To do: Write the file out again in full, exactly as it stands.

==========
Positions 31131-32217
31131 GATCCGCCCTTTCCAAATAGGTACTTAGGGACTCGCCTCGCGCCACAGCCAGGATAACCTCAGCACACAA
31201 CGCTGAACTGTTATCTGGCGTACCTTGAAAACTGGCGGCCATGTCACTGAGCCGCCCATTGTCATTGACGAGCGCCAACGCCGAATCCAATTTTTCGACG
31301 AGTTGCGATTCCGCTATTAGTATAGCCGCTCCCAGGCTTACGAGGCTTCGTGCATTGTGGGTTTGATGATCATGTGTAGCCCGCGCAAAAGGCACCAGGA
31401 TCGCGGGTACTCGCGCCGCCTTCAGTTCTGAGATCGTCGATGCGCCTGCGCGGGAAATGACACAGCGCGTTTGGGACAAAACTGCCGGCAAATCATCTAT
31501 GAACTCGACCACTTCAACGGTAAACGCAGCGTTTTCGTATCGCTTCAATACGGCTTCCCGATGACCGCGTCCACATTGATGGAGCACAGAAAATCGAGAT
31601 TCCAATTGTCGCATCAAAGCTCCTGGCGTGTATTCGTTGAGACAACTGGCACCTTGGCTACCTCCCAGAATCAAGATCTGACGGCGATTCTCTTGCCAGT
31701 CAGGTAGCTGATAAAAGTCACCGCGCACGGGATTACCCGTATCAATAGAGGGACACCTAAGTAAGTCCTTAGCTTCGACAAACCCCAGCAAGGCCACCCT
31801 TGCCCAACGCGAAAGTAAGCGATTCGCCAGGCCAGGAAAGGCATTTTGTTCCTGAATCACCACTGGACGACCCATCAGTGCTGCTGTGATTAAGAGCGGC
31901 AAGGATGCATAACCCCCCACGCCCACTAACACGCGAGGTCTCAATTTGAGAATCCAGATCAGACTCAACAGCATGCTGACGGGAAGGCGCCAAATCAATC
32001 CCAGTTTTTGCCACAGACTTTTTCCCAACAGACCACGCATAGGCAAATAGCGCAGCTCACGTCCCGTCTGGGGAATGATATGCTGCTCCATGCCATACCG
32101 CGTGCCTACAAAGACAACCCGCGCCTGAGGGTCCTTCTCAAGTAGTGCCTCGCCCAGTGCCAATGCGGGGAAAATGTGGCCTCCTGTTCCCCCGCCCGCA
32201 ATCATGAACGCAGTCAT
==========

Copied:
Positions 31131-32217
31131 GATCCGCCCTTTCCAAATAGGTACTTAGGGACTCGCCTCGCGCCACAGCCAGGATAACCTCAGCACACAA
31201 CGCTGAACTGTTATCTGGCGTACCTTGAAAACTGGCGGCCATGTCACTGAGCCGCCCATTGTCATTGACGAGCGCCAACGCCGAATCCAATTTTTCGACG
31301 AGTTGCGATTCCGCTATTAGTATAGCCGCTCCCAGGCTTACGAGGCTTCGTGCATTGTGGGTTTGATGATCATGTGTAGCCCGCGCAAAAGGCACCAGGA
31401 TCGCGGGTACTCGCGCCGCCTTCAGTTCTGAGATCGTCGATGCGCCTGCGCGGGAAATGACACAGCGCGTTTGGGACAAAACTGCCGGCAAATCATCTAT
31501 GAACTCGACCACTTCAACGGTAAACGCAGCGTTTTCGTATCGCTTCAATACGGCTTCCCGATGACCGCGTCCACATTGATGGAGCACAGAAAATCGAGAT
31601 TCCAATTGTCGCATCAAAGCTCCTGGCGTGTATTCGTTGAGACAACTGGCACCTTGGCTACCTCCCAGAATCAAGATCTGACGGCGATTCTCTTGCCAGT
31701 CAGGTAGCTGATAAAAGTCACCGCGCACGGGATTACCCGTATCAATAGAGGGACACCTAAGTAAGTCCTTAGCTTCGACAAACCCCAGCAAGGCCACCCT
31801 TGCCCAACGCGAAAGTAAGCGATTCGCCAGGCCAGGAAAGGCATTTTGTTCCTGAATCACCACTGGACGACCCATCAGTGCTGCTGTGATTAAGAGCGGC
31901 AAGGATGCATAACCCCCCACGCCCACTAACACGCGAGGTCTCAATTTGAGAATCCAGATCAGACTCAACAGCATGCTGACGGGAAGGCGCCAAATCAATC
32001 CCAGTTTTTGCCACAGACTTTTTCCCAACAGACCACGCATAGGCAAATAGCGCAGCTCACGTCCCGTCTGGGGAATGATATGCTGCTCCATGCCATACCG
32101 CGTGCCTACAAAGACAACCCGCGCCTGAGGGTCCTTCTCAAGTAGTGCCTCGCCCAGTGCCAATGCGGGGAAAATGTGGCCTCCTGTTCCCCCGCCCGCA
32201 ATCATGAACGCAGTCAT